September 18, 2019

Book review: “Safekeeping” by Gregory McDonald

When Bill Sikes is introduced in Oliver Twist, Charles Dickens describes him thusly: “The man who growled out these words, was a stoutly-built fellow of about five-and-thirty, in a black velveteen coat, very soiled drab breeches, lace-up half boots, and grey cotton stockings which enclosed a bulky pair of legs, with large swelling calves—the kind of legs, which in such costume, always look in an unfinished and incomplete state without a set of fetters to garnish them. He had a brown hat on his head, and a dirty belcher handkerchief round his neck: with the long frayed ends of which he smeared the beer from his face as he spoke. He disclosed, when he had done so, a broad heavy countenance with a beard of three days’ growth, and two scowling eyes; one of which displayed various parti-coloured symptoms of having been recently damaged by a blow.” In that first sentence, Dickens makes clear that Bill Sikes, called Mr. Sikes by the boy Oliver Twist throughout the novel, has the appearance of someone who belongs in chains, hence, the legs looking incomplete “without a set of fetters to garnish them.” In other words, Bill Sikes is a bad one.  And […]
September 16, 2019

Book review: “The Bounty Hunters” by Elmore Leonard

Elmore Leonard’s first novel The Bounty Hunters was published in 1953, just eight years after World War II, and it was part of a movement in American arts to reevaluate the national myths. On the surface level, the war seemed to endorse the rightness of U.S. ideals and actions. Nonetheless, artists, such as those in movies, painting and novels, were expressing what might be called the Great Ambiguity.  Yes, the United States fought for freedom and democracy against the soul-crushing, murderous Nazis and their allies.  Still, there is much that America and American soldiers did in battle that unsettled the consciences of thoughtful people.  “By white standards” With The Bounty Hunters, Leonard is setting forth the subject matter that he will deal with more than 40 other novels as well as short stories and screenplays. First, there is Leonard’s affinity for those on the edges of society, an affinity for the zest and piquancy that other cultures and other approaches to the questions of living bring to the communal life. In this novel, it’s expressed in his openness to the Apache way of life which, in American myth of that time, was seen as debased, pagan and inhuman.  By contrast, […]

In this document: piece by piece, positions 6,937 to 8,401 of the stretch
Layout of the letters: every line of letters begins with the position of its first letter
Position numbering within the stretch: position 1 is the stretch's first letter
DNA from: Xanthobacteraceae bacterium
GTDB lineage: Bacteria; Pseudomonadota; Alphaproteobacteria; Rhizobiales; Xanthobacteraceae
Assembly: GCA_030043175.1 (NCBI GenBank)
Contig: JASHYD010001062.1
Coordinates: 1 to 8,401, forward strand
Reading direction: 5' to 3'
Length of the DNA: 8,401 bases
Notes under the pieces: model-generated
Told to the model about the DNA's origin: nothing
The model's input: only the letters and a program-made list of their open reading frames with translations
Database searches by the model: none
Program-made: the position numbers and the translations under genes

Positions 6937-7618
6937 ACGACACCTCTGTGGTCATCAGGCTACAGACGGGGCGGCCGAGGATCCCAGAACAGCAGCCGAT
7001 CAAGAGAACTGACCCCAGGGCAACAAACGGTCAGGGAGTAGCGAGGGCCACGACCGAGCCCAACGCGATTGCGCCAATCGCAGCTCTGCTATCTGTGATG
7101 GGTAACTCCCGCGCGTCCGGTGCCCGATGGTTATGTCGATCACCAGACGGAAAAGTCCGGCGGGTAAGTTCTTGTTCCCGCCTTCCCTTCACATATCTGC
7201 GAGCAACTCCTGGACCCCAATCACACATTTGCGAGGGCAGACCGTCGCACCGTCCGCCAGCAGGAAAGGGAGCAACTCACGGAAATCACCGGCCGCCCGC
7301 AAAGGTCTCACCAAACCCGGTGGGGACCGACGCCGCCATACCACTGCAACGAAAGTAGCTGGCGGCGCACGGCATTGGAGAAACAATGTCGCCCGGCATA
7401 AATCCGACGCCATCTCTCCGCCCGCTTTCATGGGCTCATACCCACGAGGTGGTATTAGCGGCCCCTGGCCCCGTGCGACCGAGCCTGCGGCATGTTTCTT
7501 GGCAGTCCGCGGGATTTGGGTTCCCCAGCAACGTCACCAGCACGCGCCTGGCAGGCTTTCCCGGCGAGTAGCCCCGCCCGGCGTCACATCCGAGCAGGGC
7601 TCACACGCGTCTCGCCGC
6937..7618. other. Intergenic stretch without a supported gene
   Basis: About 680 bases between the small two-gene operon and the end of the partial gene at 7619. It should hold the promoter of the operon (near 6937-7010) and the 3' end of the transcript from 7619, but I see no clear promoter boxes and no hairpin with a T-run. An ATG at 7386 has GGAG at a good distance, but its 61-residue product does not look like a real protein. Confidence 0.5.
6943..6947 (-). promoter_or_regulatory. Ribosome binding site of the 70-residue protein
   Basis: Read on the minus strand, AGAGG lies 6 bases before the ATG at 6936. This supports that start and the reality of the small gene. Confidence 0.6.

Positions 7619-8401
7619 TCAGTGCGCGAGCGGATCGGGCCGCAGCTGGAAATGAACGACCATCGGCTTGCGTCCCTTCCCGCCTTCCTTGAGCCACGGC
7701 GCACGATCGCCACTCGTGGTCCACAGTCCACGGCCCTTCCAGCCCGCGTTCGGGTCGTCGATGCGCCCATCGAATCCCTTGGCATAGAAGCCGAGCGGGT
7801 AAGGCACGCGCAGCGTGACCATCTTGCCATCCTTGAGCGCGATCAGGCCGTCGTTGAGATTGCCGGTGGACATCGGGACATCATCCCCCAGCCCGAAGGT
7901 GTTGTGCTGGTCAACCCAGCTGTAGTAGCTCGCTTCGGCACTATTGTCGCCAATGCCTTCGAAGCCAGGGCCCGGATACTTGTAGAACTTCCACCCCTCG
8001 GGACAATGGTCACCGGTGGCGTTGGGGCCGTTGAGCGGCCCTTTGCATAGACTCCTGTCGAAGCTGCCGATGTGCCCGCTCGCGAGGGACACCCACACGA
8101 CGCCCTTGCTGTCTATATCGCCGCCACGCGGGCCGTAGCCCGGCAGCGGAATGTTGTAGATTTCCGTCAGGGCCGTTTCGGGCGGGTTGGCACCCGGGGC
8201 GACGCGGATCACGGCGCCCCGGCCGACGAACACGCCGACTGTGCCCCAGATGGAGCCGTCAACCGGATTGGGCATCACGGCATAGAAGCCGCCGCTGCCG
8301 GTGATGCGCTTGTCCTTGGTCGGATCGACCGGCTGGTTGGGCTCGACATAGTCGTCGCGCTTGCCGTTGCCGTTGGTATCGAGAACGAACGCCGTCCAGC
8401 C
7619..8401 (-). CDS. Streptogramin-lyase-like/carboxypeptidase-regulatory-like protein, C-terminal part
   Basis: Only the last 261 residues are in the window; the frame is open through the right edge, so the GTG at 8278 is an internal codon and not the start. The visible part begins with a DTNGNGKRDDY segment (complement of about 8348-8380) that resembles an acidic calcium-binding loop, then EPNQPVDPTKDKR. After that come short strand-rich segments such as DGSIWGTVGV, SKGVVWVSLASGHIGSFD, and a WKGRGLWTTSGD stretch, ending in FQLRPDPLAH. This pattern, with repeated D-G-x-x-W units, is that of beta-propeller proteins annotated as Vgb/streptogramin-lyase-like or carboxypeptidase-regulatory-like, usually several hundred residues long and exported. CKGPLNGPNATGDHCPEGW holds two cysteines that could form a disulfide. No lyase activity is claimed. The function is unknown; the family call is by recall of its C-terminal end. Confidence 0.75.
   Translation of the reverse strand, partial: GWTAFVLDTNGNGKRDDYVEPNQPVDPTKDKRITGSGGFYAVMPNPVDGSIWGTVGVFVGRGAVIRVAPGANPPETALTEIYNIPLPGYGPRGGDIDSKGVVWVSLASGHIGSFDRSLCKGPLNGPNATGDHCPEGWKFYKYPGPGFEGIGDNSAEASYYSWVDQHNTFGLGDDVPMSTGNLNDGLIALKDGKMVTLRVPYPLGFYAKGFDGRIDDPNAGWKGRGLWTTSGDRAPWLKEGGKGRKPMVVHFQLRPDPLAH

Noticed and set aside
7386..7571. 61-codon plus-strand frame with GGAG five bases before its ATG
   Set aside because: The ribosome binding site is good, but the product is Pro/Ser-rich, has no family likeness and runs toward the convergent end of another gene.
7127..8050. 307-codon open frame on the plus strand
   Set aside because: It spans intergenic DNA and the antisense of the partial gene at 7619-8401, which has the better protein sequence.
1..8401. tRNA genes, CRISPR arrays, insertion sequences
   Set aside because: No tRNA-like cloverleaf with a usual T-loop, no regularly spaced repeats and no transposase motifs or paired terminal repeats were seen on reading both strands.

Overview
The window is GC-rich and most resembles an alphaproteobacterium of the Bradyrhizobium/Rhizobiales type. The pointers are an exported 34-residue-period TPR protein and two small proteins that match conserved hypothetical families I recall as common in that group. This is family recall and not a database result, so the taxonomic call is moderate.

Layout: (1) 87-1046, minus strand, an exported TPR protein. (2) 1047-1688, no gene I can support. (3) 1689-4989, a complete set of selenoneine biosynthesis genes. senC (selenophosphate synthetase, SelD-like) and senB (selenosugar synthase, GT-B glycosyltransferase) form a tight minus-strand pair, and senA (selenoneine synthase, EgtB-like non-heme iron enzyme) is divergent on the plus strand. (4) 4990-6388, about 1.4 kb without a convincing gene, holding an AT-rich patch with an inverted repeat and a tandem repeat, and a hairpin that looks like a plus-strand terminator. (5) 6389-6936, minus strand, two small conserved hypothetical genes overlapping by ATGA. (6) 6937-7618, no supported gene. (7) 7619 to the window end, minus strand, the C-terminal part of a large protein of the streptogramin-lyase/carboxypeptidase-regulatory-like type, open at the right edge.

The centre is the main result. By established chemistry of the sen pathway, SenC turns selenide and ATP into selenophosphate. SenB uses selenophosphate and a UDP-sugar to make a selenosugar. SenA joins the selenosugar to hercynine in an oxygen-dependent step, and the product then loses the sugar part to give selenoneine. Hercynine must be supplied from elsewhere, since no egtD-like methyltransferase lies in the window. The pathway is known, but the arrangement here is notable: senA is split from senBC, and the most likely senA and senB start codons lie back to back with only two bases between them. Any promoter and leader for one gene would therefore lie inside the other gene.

September 11, 2019

Book review: “The Song of Songs: A Biography” by Ilana Pardes

The Song of Songs is one of three very odd books in the Bible.  Ecclesiastes expresses a deep mournful existential angst not found anywhere else in the Jewish and Christian scriptures; life is short and hard.  Meanwhile, Job wrestles with the question of why bad things happen to good people — and loses; God essentially says in a long rant out of the whirlwind that God’s ways can’t be comprehended by humans, and Job comes to give up on his whining and say: OK.  The essential act of faith. Neither book provides the message that’s found in the rest of the Bible — that, if you do the right thing, God will take care of you in some way. The Song of Songs is even more singular.  It is, on its face, a joyfully sensual celebration of romantic and physical love.  The female lover is identified as the Shulamite, and her breasts are extravagantly praised eight times in the 2,700-word poem.  Depending on the translation, God is mentioned once or not at all. Nonetheless, as Ilana Pardes notes in The Song of Songs: A Biography (Princeton University Press, 280 pages, $24.95), Rabbi Akiva, one of the founders of rabbinic Judaism […]